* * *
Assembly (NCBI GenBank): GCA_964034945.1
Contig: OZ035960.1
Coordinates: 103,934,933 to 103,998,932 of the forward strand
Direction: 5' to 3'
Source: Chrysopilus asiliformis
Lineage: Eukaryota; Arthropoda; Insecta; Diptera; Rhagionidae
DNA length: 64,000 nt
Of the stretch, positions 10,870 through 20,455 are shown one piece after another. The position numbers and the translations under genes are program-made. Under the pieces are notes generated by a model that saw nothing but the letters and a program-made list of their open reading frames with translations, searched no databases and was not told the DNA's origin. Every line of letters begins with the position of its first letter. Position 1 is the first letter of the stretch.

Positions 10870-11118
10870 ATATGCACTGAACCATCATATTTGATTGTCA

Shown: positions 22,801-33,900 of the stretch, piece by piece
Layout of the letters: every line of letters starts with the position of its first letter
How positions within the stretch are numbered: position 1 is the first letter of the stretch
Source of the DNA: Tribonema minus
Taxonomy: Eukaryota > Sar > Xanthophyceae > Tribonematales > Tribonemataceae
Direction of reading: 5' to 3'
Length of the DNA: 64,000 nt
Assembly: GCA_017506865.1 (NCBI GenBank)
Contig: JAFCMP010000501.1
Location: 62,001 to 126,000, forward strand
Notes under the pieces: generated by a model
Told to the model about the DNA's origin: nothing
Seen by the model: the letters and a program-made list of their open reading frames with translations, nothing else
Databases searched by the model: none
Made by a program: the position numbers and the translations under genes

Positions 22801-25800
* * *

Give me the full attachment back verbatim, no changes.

Assembly (NCBI GenBank): GCA_964034945.1
Contig: OZ035960.1
Coordinates: 103,934,933 to 103,998,932 of the forward strand
Direction: 5' to 3'
Source: Chrysopilus asiliformis
Lineage: Eukaryota; Arthropoda; Insecta; Diptera; Rhagionidae
DNA length: 64,000 nt
Of the stretch, positions 10,870 through 20,455 are shown one piece after another. The position numbers and the translations under genes are program-made. Under the pieces are notes generated by a model that saw nothing but the letters and a program-made list of their open reading frames with translations, searched no databases and was not told the DNA's origin. Every line of letters begins with the position of its first letter. Position 1 is the first letter of the stretch.

Positions 10870-11118
10870 ATATGCACTGAACCATCATATTTGATTGTCA

Shown: positions 22,801-33,900 of the stretch, piece by piece
Layout of the letters: every line of letters starts with the position of its first letter
How positions within the stretch are numbered: position 1 is the first letter of the stretch
Source of the DNA: Tribonema minus
Taxonomy: Eukaryota > Sar > Xanthophyceae > Tribonematales > Tribonemataceae
Direction of reading: 5' to 3'
Length of the DNA: 64,000 nt
Assembly: GCA_017506865.1 (NCBI GenBank)
Contig: JAFCMP010000501.1
Location: 62,001 to 126,000, forward strand
Notes under the pieces: generated by a model
Told to the model about the DNA's origin: nothing
Seen by the model: the letters and a program-made list of their open reading frames with translations, nothing else
Databases searched by the model: none
Made by a program: the position numbers and the translations under genes

Positions 22801-25800